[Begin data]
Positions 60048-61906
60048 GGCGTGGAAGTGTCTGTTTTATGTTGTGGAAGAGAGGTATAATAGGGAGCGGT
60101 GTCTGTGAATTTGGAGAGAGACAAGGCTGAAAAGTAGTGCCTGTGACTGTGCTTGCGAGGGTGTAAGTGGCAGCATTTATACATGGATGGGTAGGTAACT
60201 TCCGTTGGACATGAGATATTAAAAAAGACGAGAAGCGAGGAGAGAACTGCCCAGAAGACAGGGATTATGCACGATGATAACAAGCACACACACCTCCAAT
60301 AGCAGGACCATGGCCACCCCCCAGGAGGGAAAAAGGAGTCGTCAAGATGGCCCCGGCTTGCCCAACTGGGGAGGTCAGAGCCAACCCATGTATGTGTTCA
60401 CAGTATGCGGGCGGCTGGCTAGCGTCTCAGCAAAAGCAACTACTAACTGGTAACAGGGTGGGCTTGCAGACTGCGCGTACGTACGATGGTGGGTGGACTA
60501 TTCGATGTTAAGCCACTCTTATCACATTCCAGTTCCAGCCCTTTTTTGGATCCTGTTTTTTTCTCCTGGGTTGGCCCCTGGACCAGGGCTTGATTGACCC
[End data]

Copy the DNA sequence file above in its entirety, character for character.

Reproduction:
Positions 60048-61906
60048 GGCGTGGAAGTGTCTGTTTTATGTTGTGGAAGAGAGGTATAATAGGGAGCGGT
60101 GTCTGTGAATTTGGAGAGAGACAAGGCTGAAAAGTAGTGCCTGTGACTGTGCTTGCGAGGGTGTAAGTGGCAGCATTTATACATGGATGGGTAGGTAACT
60201 TCCGTTGGACATGAGATATTAAAAAAGACGAGAAGCGAGGAGAGAACTGCCCAGAAGACAGGGATTATGCACGATGATAACAAGCACACACACCTCCAAT
60301 AGCAGGACCATGGCCACCCCCCAGGAGGGAAAAAGGAGTCGTCAAGATGGCCCCGGCTTGCCCAACTGGGGAGGTCAGAGCCAACCCATGTATGTGTTCA
60401 CAGTATGCGGGCGGCTGGCTAGCGTCTCAGCAAAAGCAACTACTAACTGGTAACAGGGTGGGCTTGCAGACTGCGCGTACGTACGATGGTGGGTGGACTA
60501 TTCGATGTTAAGCCACTCTTATCACATTCCAGTTCCAGCCCTTTTTTGGATCCTGTTTTTTTCTCCTGGGTTGGCCCCTGGACCAGGGCTTGATTGACCC